By Ben Thorpe on 08 Aug 2017
For restaurants based inside hotels, there's always an element of struggle in being seen as a simple function of the building to service the guests rather than as a destination in its own right. There're a couple of examples in York of restaurants who've developed their own reputation and, quite rightly, now attract their own audience. It's in this context that it's never really occurred to me to visit Dewsnaps Brasserie which is situated within the Churchill Hotel on Bootham.
I'd been tipped off by a well regarded local supplier who works with the restaurant, that the head chef at Dewsnaps was doing some really interesting things that were worthy of a wider audience who have yet to happen upon the place. After checking out the menu, I booked a table on the strength of a range of small plates ("Grazing dishes") including mushroom macaroons, crispy ham and chicken skin, hay smoked mackerel and confit duck egg yolk with jacket potato.
Moving onto the day before the meal, I went back to the site to look over those dishes again and was a bit crestfallen to find that the grazing dishes had been elbowed and only the conventional three course menu left. While that menu looked perfectly serviceable, it wasn't what I'd signed up for so I went to cancel the reservation only to be turned around at the last minute by the promise of a one off menu constructed of those previously lost dishes.
We had seven plates to get through so didn't get too stuck into the bread more than was required to establish its quality before the first dish of chicken, mushroom and truffle arrived. The meaty mushroom textures and soft chicken bode well for the rest of the meal, which proceeded with a beetroot centred plate. While attractive, the beetroot sponge at its centre didn't contribute huge flavour to the dish so we moved onto a fish dish that was decorated with pleasing restraint and served alongside refreshing pieces of scorched watermelon.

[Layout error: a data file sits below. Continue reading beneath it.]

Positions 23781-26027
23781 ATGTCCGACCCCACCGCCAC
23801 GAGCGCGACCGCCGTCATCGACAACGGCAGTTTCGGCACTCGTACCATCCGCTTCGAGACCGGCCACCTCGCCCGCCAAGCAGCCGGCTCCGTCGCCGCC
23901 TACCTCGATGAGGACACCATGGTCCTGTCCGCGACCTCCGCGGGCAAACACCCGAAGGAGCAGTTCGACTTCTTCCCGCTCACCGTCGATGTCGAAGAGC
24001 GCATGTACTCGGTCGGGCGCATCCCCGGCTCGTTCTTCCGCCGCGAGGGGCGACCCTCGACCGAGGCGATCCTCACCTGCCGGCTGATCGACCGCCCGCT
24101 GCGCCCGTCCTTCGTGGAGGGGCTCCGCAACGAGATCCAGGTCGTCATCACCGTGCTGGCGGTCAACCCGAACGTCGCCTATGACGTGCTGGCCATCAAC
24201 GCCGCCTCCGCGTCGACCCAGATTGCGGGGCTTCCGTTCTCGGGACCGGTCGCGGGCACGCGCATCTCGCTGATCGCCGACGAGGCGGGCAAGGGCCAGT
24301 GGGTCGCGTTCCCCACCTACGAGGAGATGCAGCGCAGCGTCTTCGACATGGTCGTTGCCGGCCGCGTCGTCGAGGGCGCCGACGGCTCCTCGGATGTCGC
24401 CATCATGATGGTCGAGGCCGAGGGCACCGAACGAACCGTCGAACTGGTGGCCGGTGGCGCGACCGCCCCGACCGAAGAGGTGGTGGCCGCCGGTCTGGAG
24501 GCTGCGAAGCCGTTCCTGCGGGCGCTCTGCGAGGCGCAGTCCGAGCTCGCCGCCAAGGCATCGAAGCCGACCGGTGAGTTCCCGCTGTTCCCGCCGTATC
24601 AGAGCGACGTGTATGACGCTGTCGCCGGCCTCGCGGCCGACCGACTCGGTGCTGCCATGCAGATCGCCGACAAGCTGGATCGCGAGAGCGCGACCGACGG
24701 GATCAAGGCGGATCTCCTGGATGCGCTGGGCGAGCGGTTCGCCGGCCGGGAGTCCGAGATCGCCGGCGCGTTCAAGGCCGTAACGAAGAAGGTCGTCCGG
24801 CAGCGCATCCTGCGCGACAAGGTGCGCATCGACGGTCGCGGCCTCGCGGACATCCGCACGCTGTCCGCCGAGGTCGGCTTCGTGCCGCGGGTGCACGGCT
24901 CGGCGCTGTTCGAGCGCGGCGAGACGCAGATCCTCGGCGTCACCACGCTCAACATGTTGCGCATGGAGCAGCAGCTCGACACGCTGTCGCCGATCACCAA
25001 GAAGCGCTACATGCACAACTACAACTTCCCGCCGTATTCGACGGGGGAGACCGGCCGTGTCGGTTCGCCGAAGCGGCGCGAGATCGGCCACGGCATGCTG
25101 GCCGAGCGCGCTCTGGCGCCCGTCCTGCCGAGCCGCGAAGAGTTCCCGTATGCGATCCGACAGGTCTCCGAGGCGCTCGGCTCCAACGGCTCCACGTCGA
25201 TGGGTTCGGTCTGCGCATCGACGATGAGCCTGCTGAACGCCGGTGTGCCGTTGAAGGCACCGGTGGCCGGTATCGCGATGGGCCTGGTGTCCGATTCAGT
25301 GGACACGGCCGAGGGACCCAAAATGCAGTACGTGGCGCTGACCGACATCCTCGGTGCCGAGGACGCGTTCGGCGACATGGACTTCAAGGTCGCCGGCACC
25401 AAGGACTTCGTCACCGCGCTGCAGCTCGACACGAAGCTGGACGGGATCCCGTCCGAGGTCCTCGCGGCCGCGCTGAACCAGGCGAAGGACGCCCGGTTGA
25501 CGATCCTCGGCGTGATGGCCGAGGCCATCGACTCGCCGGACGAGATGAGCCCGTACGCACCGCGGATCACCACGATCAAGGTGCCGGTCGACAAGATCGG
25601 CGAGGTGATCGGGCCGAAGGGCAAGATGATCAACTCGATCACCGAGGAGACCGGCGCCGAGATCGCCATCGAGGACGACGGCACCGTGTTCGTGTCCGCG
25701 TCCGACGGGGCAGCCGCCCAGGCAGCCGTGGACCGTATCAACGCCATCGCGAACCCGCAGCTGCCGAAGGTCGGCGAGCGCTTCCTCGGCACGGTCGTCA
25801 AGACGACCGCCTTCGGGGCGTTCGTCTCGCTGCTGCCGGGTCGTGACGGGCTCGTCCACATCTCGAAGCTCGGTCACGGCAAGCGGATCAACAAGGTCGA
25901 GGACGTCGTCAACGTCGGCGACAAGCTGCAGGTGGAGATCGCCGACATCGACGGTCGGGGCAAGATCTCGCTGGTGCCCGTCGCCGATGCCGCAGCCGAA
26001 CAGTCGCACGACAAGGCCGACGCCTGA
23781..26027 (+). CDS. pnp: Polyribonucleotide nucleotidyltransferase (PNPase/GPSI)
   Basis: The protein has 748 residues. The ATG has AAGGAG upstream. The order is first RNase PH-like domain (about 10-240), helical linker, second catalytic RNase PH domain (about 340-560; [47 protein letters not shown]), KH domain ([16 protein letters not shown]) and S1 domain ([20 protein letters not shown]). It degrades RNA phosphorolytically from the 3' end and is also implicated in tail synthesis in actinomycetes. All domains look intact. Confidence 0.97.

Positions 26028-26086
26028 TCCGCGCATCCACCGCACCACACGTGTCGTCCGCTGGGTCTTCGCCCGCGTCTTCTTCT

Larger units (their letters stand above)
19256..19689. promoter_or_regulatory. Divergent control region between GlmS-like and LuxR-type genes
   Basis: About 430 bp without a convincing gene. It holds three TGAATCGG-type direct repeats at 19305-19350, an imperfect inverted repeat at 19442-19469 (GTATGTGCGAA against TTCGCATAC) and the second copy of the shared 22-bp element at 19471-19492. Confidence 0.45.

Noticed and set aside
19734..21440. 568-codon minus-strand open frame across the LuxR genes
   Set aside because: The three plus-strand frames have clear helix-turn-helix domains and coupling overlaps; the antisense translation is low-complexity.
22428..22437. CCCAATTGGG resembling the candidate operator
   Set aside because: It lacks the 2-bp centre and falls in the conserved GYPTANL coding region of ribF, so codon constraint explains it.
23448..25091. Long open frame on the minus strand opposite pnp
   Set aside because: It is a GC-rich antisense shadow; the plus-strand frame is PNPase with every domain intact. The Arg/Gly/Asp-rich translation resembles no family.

The meat course centred on lamb that was motivated into strands with the merest hint of cutlery and freshened up by charred gem lettuce. Before we transitioned into the sweets there was one more fish dish, rather adventurously pairing fish with a savoury granita. A bit more of an interval between courses would have seen us set about the plate more quickly and prevented the granita melting, far from the most offensive thing I've ever been served but not a plate that rewarded the effort I'm sure the chef put into it.
Chocolate and strawberry themed plates were well executed and rounded out a well balanced sequence of courses that formed an enjoyable meal with some real high notes. The problem is that none of this stuff is actually on the menu any more. I'm confident I know the restaurant scene in York better than most and I had no idea any of this stuff was available. To spread the word and build an independent reputation as a restaurant rather than just a utility for a hotel takes time and considerable effort. I don't know what the future holds for this place, but I can say that the tip I'd received to check this out was certainly justified. I'll be keeping a closer eye on the place in future.